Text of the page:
“Hello, can I speak to your ranger please? It’s James from BBC Countryfile…” this was the request one morning in early May when I answered the telephone at Montrose Basin Visitor Centre, and the first that I was aware that the BBC were considering filming in our area.
Over the coming few days our ranger, Anna Cheshier was in high demand on the ‘phone, the researcher had many questions about what sort of Local Nature Reserve we are, what activities take place, whether we might have a “practical opportunity” for their presenter to help us with and so on.
Monday 9th May dawned bright and sunny; the BBC Countryfile researcher and a cameraman visited our Reserve for the first time – they were delighted with everything they saw, the glorious view, the wildlife, the estuary and the welcoming staff and volunteers. They filmed a little at several locations, including our Sandmartin wall and were led on a tour of the area by Anna. They stayed in Montrose overnight and learned more about some of the interesting activities in the town.
The following Thursday, 19th May, by 9am a larger Countryfile team of 5, including presenter Anita Rani, were ready to film. Typical however of the fickle Scottish weather, it was a dull, grey day – actually the first day in May when we had any rain in Montrose! The team all headed out for a morning of filming in the mist, which turned to a thick drizzle as the day went on. Just as well they had some lovely footage of our Sandmartins taken the previous week! Personally, I was happy to be indoors and just supplying teas and coffees between takes and chatting to Anita and the crew, turns out that Anita is a big fan of our traditional Scottish shortie.
In the afternoon Anna and her volunteers were to create a duck nesting tube – the first one on our reserve. Anita had to pull on her wellies, waterproofs and woolly hat again to help with this practical work. We hope that in future Mallard will use the tube of chicken wire and straw to make a nest which will be safe from predators, as these have proven successful on other reserves. This was then mounted on a post which was placed in a pond in front of our Visitor Centre – the sediment at the bottom was rather uneven, and we thought that the water might go over the top of Anita’s boots, but all was well with her – although Anna did return with a wet sock, it was due to a wee hole in her wellie!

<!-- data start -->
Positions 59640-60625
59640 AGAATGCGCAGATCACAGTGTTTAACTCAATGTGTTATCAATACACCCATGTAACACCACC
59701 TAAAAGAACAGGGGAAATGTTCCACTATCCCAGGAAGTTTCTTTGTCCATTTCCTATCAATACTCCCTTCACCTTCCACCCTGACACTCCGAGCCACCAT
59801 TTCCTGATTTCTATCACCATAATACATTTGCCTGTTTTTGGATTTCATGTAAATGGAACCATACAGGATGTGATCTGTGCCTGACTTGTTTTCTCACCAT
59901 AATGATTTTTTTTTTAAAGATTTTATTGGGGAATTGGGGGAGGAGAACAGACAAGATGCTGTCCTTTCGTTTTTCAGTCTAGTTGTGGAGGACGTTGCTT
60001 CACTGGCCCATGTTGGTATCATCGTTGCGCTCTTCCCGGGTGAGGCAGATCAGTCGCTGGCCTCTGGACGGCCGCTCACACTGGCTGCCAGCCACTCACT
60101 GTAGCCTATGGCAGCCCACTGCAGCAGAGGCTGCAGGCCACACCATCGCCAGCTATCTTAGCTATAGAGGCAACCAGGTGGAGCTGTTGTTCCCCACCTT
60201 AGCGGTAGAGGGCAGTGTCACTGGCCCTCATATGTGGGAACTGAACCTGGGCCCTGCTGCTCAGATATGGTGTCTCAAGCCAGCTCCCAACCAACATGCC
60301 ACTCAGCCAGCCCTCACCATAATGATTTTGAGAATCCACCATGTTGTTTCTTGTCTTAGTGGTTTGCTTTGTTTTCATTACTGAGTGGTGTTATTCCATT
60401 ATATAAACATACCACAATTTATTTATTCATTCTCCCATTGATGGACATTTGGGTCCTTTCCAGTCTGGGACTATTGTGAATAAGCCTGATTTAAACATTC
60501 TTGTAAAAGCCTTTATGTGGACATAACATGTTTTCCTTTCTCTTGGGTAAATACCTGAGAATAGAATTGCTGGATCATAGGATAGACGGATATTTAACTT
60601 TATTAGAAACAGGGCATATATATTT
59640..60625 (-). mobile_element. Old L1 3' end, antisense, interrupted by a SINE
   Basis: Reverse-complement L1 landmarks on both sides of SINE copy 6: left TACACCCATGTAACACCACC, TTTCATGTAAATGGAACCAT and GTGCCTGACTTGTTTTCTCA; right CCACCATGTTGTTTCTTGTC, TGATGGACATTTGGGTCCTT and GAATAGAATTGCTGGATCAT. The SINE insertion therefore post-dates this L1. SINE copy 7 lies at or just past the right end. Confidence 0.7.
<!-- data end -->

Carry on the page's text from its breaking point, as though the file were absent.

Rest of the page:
We said goodbye to the by now somewhat soggy BBC team and made plans to meet them again the following morning, much to my surprise Anita gave me a big hug and thanked me for looking after her. They headed off to a nearby hotel and then to meet up with our local Coastguard who was bringing them back to the estuary in the evening to take part in a demonstration of a mud rescue, at this point the weather cleared and everyone actually enjoyed a pleasant view of a Montrose Basin sunset.
At 6.30am on the Friday the team met Anna once again for the final piece of filming, when I came in it was already half way through their day. Fortunately it was a more pleasant day weather wise and not so many waterproofs were required. Everyone involved had an early lunch, left us about 1pm and went down to the town to join the other film crew with Matt Baker at the rugby ground before flying back from Aberdeen later in the afternoon.
It seems to me that there is quite a lot of waiting around while the camera and sound person do various checks and that filming requires a great deal of patience. I am happy to tell people all about our fantastic nature reserve, but wouldn’t want a director to keep stopping me in mid flow or asking me to repeat the last bit of information in a different way! The researcher, James, told me that he and the crew were envious of our everyday view. I replied that they must see some great places in their work, but James said that Montrose Basin was “up there” with the best, and I wholeheartedly agree with him on that!
If you missed the BBC Countryfile programme when it aired on Sunday 5th June you can still catch it on BBC iPlayer until 3rd July.
Alison O’Hara – Lead Teacher Naturalist
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“Hello, can I speak to your ranger please? It’s James from BBC Countryfile…” this was the request one morning in early May when I answered the telephone at Montrose Basin …